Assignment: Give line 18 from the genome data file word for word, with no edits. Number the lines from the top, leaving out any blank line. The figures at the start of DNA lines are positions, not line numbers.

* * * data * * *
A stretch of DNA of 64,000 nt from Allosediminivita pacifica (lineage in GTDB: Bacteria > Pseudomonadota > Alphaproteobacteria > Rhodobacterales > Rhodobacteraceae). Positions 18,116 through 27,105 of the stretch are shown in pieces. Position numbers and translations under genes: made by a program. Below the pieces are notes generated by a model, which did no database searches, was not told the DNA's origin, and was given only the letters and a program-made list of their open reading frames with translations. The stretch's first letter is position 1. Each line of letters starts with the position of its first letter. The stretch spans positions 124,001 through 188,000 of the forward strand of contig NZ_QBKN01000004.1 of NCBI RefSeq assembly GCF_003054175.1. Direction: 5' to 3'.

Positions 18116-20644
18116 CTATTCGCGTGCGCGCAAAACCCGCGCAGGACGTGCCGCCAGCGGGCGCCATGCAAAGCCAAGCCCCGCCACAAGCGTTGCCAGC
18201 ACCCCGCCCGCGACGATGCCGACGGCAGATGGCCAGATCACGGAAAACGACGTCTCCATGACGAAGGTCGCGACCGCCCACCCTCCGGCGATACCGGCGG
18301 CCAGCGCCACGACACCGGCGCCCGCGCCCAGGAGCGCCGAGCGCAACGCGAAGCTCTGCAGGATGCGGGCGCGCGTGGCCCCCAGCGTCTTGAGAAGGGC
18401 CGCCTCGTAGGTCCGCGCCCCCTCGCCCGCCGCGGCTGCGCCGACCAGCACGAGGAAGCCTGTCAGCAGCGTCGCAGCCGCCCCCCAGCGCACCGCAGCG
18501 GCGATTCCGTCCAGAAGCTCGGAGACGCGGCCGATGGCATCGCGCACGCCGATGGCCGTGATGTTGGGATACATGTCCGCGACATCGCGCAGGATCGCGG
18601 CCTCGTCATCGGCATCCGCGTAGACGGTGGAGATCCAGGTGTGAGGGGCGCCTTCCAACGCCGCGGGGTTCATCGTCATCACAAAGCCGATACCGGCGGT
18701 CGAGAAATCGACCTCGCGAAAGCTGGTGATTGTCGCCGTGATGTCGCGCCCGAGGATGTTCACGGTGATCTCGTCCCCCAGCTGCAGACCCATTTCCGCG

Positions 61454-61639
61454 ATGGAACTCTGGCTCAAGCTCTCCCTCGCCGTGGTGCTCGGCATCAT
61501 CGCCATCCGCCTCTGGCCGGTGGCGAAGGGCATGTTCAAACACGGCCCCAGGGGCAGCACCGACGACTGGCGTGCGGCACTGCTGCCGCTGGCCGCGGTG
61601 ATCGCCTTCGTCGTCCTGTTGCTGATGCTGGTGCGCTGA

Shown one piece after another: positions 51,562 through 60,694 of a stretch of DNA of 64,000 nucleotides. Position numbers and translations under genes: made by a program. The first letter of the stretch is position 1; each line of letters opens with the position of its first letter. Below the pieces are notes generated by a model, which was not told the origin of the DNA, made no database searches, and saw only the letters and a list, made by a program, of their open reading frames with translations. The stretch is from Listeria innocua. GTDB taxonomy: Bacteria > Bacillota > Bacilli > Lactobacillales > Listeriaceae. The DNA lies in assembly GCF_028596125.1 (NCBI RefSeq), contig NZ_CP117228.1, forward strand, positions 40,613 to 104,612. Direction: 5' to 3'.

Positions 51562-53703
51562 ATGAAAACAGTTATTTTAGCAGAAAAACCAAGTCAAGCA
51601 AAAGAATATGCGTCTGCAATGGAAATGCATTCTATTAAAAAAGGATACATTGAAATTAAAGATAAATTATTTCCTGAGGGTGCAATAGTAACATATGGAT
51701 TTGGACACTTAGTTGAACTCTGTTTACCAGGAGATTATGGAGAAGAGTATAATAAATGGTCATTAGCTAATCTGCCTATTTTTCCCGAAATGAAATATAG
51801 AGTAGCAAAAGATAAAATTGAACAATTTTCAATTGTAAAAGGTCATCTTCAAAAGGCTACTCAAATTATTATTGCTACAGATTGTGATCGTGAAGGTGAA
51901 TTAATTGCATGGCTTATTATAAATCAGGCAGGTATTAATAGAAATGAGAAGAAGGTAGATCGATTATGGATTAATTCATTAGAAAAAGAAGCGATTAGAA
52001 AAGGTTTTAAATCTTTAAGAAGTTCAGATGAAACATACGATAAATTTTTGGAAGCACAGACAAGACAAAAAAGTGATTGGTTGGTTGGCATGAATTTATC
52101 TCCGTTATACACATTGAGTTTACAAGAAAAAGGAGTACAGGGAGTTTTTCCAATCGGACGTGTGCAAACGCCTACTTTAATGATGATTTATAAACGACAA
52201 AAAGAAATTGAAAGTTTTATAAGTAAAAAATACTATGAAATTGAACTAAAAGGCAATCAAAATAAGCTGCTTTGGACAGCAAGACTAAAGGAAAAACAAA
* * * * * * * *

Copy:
51701 TTGGACACTTAGTTGAACTCTGTTTACCAGGAGATTATGGAGAAGAGTATAATAAATGGTCATTAGCTAATCTGCCTATTTTTCCCGAAATGAAATATAG